All About Chard
Swiss chard, also known simply as chard, has large, crinkled leaves on fleshy, ribbed stems. Depending on the variety, the stems and ribs can be scarlet red, golden yellow, or pearly white. Red chard, sometimes labeled ruby chard, has a slightly earthier flavor, while chard with white stems tends to be sweeter.
Chard is available at local farmers’ markets during the autumn and winter. Like other dark, sturdy greens, it can be highlighted in soups and sauces, braised or sautéed as a side dish, chopped finely into fillings, and stirred into starchy accompaniments.
In chard bunches, look for dark green color and crisp, large, spreading leaves. Leaf shape and size will vary by type. Avoid any bunches that have brown or yellow leaves, or ribs that are dry or wilted enough to bend.
Store in a plastic bag in the refrigerator for up to 5 days.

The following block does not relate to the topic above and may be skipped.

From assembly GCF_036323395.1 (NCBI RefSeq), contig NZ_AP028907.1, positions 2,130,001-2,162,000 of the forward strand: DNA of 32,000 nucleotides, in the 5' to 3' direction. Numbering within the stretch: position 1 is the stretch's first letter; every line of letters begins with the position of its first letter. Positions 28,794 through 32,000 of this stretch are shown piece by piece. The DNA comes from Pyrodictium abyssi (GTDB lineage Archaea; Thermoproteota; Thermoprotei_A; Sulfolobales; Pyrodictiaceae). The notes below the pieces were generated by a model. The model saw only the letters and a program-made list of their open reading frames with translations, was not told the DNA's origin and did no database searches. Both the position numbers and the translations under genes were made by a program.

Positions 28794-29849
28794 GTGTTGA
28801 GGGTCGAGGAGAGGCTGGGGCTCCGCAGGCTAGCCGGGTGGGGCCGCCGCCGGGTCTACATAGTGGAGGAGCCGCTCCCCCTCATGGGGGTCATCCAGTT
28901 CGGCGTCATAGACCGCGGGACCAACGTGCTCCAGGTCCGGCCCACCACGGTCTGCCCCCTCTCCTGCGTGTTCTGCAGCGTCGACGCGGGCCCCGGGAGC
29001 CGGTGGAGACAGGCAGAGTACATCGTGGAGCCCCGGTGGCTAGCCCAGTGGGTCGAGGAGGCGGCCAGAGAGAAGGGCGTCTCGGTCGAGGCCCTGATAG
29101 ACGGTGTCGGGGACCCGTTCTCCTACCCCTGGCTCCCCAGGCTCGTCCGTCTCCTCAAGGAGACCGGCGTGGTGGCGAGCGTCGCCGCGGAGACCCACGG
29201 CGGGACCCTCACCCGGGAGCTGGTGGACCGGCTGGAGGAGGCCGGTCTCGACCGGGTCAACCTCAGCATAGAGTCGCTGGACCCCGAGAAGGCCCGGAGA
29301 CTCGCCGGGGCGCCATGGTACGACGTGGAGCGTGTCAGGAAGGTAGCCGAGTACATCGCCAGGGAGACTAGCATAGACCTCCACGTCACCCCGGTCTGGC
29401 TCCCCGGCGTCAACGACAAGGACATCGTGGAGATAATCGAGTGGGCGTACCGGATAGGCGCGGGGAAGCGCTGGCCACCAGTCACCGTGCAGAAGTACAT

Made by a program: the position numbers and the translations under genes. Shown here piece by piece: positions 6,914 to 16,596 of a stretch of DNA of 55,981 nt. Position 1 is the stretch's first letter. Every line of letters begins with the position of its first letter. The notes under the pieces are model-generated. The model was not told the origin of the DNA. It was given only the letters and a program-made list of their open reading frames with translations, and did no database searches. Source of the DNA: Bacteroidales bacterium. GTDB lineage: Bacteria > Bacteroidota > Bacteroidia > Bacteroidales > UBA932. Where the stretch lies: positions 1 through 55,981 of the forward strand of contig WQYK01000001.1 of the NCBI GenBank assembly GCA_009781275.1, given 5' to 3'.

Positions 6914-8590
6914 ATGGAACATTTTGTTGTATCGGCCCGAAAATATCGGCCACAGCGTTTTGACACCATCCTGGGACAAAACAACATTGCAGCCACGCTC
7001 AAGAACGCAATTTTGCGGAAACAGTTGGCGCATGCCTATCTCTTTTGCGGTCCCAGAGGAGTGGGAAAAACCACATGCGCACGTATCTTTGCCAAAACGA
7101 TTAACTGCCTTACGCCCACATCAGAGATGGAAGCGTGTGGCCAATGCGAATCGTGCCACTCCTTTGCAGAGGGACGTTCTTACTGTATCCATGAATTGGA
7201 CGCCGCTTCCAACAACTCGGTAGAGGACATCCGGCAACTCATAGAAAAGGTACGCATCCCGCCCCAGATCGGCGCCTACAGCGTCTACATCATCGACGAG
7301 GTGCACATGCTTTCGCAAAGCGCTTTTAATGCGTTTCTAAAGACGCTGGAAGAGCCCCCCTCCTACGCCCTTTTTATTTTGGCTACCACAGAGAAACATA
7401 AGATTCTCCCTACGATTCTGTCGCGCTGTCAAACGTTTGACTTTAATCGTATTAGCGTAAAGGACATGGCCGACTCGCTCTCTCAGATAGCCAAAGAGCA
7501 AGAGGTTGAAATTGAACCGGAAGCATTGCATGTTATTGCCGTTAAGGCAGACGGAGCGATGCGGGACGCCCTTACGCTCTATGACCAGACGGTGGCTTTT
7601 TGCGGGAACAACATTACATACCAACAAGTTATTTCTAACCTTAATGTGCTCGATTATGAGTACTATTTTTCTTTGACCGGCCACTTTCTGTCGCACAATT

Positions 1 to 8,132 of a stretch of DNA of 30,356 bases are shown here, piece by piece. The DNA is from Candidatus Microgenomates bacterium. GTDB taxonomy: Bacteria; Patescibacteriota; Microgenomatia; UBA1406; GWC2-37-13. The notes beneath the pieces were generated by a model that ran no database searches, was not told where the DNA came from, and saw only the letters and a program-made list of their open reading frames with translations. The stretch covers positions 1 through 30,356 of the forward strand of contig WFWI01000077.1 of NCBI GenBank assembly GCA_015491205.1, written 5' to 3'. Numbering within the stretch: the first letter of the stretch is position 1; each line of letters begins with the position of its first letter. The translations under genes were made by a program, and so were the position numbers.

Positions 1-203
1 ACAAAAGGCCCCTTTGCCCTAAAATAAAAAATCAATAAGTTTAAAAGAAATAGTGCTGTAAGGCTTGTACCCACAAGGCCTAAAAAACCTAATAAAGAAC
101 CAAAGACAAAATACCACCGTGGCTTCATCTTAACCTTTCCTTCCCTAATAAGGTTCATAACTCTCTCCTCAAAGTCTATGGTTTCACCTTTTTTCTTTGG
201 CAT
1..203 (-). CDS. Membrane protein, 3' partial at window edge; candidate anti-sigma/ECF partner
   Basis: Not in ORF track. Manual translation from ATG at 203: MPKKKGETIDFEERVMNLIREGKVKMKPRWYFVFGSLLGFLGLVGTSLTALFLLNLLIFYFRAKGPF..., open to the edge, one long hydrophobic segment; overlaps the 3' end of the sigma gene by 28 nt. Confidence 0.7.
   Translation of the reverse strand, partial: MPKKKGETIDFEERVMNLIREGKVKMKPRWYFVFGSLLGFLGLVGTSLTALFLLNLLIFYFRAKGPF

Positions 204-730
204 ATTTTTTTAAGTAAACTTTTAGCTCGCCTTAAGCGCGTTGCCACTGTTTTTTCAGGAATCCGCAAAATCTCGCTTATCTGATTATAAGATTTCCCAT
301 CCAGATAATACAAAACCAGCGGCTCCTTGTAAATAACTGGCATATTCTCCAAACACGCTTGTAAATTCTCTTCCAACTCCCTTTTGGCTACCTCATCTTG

Wash chard as you would spinach: fill a large bowl with cold water, immerse the leaves, and then lift them out, letting the grit settle at the bottom. Repeat with fresh water until completely free of grit. Spin dry in a salad spinner. If the stems are fibrous, use a paring knife to cut them away, along with the tough center vein that runs along the center of each leaf. Discard the veins. Cut and cook the stems separately from the leaves, as they will take longer to become tender. Sautéed or simmered, stem pieces will take 5 to 10 minutes to cook.
Adapted from Williams-Sonoma Cooking from the Farmers’ Market, by Tasha DeSerio & Jodi Liano (Weldon Owen, 2010).